Mustering all his diplomatic skills, Tony spoke calmly and deliberately to the officer about Koes. ‘Mr Sofian has now been assisting you 24 hours a day for 10 days. Do you anticipate that the investigations will be finished soon?’ The vice-commander hesitated momentarily then nodded. As Koes was led back to the camp, he turned his battered face to the trio and smiled. Although he would not be released for another 10 weeks, he – unlike countless others who disappear into military custody – would return to his family alive.

Approximately 80 Peace Brigade volunteers like Tony Sheldon are working in conflict zones across the world to ‘make space for peace’. ‘Local people are courageously defending human rights,’ says Tony. ‘It’s a pleasure and a privilege to be able to walk beside them.’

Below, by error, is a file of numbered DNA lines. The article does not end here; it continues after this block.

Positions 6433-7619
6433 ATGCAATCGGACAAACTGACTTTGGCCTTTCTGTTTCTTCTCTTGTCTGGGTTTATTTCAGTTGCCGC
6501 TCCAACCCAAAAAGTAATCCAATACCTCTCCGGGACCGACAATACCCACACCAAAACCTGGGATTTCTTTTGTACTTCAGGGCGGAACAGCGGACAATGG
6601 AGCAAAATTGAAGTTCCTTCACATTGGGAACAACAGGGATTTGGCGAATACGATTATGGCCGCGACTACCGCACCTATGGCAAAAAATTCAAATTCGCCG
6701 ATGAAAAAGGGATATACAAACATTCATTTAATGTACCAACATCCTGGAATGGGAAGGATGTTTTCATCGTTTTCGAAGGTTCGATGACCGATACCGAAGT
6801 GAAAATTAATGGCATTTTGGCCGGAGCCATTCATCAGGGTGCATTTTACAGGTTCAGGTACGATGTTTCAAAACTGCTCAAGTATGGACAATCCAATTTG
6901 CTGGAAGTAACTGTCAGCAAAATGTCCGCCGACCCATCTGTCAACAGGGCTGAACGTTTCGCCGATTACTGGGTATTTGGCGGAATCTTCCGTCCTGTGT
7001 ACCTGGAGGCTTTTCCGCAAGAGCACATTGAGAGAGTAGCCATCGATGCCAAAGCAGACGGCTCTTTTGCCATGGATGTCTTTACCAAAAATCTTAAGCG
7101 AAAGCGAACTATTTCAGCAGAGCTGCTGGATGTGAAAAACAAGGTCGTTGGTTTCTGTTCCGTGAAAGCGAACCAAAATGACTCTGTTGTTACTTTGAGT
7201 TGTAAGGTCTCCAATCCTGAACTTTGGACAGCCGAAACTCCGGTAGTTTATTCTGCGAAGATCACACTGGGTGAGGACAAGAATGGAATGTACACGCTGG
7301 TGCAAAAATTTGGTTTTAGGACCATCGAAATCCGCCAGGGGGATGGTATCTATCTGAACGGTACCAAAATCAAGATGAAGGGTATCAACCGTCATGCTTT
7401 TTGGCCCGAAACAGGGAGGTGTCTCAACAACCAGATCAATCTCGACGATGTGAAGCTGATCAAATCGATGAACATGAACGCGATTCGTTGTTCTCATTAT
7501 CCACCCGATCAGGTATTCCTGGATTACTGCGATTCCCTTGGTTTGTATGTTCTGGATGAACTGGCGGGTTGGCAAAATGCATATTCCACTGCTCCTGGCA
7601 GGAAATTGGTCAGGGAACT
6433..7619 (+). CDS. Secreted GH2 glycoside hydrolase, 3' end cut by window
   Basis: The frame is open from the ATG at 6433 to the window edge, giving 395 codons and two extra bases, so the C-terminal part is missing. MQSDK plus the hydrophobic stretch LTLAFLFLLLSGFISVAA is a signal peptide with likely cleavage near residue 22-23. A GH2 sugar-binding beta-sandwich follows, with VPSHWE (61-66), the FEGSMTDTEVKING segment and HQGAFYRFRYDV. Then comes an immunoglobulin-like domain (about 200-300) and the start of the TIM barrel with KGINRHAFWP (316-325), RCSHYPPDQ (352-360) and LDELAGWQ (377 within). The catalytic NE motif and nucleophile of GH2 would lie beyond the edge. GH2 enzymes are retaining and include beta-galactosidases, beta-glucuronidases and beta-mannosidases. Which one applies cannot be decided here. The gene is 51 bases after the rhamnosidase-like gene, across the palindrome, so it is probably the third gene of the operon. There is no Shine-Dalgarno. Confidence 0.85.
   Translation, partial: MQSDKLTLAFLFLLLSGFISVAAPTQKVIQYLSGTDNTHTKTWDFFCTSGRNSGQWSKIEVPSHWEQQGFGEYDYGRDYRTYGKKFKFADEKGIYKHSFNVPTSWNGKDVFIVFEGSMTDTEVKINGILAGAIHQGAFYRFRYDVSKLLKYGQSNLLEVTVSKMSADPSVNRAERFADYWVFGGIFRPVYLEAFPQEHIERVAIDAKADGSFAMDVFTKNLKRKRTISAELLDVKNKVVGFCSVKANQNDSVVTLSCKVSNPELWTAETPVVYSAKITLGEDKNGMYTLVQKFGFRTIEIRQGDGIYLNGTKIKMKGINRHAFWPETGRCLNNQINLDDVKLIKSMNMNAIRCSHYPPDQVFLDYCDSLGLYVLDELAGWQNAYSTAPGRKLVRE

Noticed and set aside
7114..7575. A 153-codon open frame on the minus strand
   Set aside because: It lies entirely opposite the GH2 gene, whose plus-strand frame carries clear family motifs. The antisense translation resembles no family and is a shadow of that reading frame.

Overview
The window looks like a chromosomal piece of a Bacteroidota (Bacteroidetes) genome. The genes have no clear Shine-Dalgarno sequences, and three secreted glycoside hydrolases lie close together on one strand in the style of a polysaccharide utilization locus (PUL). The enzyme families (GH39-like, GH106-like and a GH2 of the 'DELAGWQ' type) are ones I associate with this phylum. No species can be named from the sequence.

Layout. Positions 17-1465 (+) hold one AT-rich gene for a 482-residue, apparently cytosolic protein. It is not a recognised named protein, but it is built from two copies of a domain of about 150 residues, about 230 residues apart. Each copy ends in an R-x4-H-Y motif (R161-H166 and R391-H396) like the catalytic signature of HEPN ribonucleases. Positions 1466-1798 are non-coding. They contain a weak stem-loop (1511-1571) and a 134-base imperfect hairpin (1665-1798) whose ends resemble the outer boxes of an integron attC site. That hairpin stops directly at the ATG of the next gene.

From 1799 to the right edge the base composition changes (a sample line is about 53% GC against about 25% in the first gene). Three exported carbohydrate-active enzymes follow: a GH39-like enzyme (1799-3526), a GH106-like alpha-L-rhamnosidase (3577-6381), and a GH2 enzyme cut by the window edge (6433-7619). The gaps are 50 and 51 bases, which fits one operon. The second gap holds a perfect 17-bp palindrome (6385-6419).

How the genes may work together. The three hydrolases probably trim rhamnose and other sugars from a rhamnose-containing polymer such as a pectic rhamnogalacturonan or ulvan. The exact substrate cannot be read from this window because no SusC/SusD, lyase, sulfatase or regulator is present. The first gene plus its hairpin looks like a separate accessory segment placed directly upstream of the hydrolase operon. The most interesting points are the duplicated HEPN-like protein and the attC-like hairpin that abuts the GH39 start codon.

Jason McLeod is a peace activist from Australia. More information about Peace Brigades International can be found at

Myth busting in Ahmedabad

The newspapers call it the ‘massacre’ state. In February of this year in Gujarat, north-west India, violence on a level not seen since Partition was sparked when a train carrying Hindu pilgrims was set alight, allegedly by Muslim fanatics, in the town of Godhra, resulting in 58 deaths. In the nearby city of Ahmedabad Hindu militants swiftly set about exacting revenge, burning down Muslim houses and Mosques, killing Muslim neighbours and attacking Muslim communities, many of whom lived in the slums that encircle the city. By some estimates around 2,000 people were killed and over 100,000 were displaced.

‘I’ve never seen anything like it,’ was the assessment of Father Cedric Prakash, a Jesuit priest who has lived in Ahmedabad for many years and who has seen the carnage left by rioting before, including the 1968 Mumbai riots, those of 1969 throughout Gujarat, and the Delhi anti-Sikh riots of 1984.